What should New Jersey residents know before taking family leave?
October 26, 2015
Family leave has been a big topic of conversation in recent years. More women and men are seeking the right not just to take time off when a child is born or adopted, but for other family needs, such as caring for a sick parent or spouse.
In addition to the federal Family and Medical Leave Act, states have their own family leave laws that apply to most employers. The New Jersey Family Leave Act mandates any business with at least 50 employees to allow workers to have up to 12 weeks of family leave over a two-year period. The FMLA allows the same amount of leave, but over a one-year period.
This leave can be used to care for a new child as well as for a seriously ill child, spouse or parent. While the NJFLA doesn’t cover an employee’s own disability, the FMLA does. However, if an employee is taking leave time that’s covered under both the NJFLA and the FMLA, it runs concurrently. In other words, you don’t get to use one followed by the other.
Employees must meet certain requirements to be entitled to family leave. For example, they must have worked for their employer for at least one year. They must also have worked at least 1,000 base hours during the past year.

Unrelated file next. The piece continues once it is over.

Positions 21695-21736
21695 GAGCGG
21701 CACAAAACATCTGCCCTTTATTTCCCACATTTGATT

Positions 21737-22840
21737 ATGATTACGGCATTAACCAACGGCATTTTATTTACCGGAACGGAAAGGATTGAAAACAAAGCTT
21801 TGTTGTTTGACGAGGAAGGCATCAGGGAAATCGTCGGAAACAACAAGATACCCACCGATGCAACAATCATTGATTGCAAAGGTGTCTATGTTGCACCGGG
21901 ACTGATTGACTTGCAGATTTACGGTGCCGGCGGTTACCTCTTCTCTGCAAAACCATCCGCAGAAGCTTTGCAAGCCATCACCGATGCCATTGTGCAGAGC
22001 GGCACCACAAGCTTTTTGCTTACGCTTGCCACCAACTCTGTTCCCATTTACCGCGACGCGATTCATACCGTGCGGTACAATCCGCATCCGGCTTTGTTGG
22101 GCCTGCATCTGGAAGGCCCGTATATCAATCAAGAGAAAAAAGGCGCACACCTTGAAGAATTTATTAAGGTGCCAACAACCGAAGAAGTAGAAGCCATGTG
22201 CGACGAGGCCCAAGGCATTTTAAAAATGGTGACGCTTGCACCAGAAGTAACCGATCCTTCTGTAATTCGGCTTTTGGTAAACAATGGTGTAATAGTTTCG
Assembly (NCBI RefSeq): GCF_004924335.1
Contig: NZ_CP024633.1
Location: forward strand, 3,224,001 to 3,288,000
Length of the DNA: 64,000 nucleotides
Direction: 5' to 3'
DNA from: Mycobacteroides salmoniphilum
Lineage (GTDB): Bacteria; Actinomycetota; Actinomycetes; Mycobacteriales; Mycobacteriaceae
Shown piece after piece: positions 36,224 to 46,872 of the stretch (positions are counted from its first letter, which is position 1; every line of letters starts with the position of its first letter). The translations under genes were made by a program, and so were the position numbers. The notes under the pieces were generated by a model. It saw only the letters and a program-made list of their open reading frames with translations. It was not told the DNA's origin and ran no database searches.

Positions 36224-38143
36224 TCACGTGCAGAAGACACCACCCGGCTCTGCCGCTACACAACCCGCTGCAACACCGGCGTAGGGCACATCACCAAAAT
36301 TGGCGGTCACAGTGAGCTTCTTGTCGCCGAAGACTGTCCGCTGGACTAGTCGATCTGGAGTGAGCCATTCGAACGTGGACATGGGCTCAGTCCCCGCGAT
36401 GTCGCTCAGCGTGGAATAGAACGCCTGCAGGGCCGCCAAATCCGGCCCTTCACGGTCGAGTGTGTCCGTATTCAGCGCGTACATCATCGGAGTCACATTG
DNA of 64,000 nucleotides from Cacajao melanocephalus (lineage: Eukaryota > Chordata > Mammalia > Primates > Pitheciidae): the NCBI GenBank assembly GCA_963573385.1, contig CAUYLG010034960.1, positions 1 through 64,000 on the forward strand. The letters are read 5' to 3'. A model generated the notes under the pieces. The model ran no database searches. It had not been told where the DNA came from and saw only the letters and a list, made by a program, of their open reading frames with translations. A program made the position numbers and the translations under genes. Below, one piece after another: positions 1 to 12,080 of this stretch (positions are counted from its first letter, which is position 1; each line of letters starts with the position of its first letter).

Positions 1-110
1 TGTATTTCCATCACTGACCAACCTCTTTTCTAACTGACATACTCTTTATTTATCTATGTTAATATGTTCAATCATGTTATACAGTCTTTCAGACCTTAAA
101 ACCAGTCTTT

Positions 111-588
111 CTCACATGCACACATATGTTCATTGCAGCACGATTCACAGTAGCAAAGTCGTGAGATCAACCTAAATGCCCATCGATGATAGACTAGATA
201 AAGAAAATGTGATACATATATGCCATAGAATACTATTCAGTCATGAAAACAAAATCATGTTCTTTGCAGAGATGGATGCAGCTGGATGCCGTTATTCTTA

If you are seeking family leave time, it’s essential that you and your employer have a clear mutual understanding of exactly how much time you’re taking and how it’s being categorized. It’s also important to have an agreement on whether you will be coming back to your current job or if you may have to take a different one.
Get all of these things in writing so that there are no misunderstandings or problems later on. If things change and you need more time off, it’s essential that you communicate that equally clearly to your employer and that any amended arrangements are in writing. This can help protect you from repercussions later.
Of course, if you believe that you’re wrongly being denied family leave or that you are suffering unlawful repercussions because of your leave, it may be wise to seek the guidance of a New Jersey employment law attorney to help ensure that your rights are protected.
Source: Department of Law and Public Safety, “About The NJ Family Leave Act (FLA),” accessed Oct. 26, 2015